Headlines from China: Chinese Animated Film ‘Duck Duck Goose’ Released on Netflix


Chinese Animated Film ‘Duck Duck Goose’ Released on Netflix

Duck Duck Goose, an animated film produced by Chinese studio Original Force, has recently been released on Netflix to audiences in over 20 countries. According to sources familiar with the matter, the film performed well in the first week and has led Netflix to decide to further its collaboration with Original Force. This year, in addition to Duck Duck Goose, Netflix has also acquired exclusive international rights to animated film Next Gen, which is financed  by China’s Baozou Comics and produced with Tencent Animation. Read more on Mtime

Seniors Boost Recent Growth of Short Video Sector in China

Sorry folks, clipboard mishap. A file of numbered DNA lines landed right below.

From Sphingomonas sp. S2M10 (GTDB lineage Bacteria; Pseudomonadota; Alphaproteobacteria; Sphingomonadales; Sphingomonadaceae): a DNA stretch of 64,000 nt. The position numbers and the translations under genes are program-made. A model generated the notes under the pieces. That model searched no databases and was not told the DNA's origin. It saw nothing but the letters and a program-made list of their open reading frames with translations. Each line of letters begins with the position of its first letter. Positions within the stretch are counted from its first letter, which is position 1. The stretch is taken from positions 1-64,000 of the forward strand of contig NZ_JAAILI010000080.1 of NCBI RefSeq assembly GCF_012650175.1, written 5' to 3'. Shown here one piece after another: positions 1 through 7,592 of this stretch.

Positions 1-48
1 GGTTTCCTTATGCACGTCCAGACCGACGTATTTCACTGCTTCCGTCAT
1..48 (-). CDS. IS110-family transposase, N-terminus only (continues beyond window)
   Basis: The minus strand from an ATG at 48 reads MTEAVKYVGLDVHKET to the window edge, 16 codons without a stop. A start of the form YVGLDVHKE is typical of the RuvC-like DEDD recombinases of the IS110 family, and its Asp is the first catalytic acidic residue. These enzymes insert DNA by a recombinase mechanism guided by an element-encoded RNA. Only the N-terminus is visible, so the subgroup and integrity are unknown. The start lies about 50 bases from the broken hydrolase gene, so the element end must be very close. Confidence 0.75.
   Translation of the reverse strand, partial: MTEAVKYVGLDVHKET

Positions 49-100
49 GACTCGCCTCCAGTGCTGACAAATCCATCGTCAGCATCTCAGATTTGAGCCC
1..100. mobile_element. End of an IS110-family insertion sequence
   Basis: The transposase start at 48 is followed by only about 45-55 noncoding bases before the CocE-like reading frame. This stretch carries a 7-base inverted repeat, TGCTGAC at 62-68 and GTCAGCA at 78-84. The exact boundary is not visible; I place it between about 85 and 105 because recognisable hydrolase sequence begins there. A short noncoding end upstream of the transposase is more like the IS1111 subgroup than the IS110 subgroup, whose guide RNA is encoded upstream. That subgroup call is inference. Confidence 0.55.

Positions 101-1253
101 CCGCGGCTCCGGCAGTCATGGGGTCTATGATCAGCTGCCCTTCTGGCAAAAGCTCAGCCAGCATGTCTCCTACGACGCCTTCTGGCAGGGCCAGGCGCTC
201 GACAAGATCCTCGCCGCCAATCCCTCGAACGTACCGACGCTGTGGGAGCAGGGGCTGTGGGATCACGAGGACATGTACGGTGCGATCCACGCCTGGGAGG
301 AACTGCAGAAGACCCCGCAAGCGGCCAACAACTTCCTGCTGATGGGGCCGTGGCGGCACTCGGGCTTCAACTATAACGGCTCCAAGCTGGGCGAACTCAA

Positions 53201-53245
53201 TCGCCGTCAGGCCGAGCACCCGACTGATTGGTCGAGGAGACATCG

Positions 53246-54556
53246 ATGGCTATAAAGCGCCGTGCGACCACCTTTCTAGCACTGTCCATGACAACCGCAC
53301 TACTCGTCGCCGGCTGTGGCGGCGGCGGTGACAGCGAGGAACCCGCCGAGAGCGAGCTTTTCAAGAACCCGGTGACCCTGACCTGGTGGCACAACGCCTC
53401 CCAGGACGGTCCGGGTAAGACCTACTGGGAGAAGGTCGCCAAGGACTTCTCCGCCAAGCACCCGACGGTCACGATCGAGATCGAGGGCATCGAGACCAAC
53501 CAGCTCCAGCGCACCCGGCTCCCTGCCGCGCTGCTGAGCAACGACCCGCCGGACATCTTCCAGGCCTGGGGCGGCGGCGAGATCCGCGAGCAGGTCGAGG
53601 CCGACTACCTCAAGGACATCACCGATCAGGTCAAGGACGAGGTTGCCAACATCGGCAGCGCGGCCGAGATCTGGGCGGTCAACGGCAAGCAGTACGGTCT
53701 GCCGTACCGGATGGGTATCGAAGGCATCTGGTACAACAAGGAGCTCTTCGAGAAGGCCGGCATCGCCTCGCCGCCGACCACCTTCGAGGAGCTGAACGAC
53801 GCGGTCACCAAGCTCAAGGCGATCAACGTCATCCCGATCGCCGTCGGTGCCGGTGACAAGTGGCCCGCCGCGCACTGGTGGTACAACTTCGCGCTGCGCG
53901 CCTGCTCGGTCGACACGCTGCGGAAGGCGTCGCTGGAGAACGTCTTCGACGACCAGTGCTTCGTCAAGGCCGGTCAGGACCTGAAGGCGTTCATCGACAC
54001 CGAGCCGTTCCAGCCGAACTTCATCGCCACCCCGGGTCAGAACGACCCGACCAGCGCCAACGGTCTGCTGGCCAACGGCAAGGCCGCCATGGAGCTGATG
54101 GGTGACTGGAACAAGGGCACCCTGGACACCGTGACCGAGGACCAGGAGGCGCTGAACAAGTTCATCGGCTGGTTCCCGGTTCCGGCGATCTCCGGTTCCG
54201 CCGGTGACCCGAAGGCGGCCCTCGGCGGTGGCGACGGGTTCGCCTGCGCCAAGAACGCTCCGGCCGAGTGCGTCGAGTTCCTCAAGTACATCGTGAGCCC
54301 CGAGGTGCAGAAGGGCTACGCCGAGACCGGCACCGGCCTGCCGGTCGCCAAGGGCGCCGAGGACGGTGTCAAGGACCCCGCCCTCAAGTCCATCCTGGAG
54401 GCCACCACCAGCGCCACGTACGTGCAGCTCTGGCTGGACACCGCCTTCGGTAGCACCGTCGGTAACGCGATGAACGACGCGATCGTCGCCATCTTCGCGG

As short video becomes more and more popular in China, its audience base also expands. According to data from QuestMobile, Chinese mobile users who are over 50 years old spend 109 hours on their phone in June, up 28.5 percent compared to last month. Top three activities are messaging, reading news and watching short videos. The average time spent on short videos are 25 hours. Several short-video apps that target senior users, including Tang Dou (糖豆), Cai Shi (彩视) and You Le (友乐), are also becoming increasingly popular. Read more on entgroup.cn

Yang Mi’s ‘Baby’ Selected to Compete at San Sebastian International Film Festival

The 66th San Sebastian International Film Festival just announced the third batch of selected films. Along with the first two batches of selections, 17 films are selected to compete at the Festival this year. Baby, a Chinese film that is executive produced by Hou Hsiao-hsien and stars Yang Mi, is the only Change language film in competition. The film is Yang Mi’s first arthouse film and has also been selected into this year’s Toronto International Film Festival. Read more on Mtime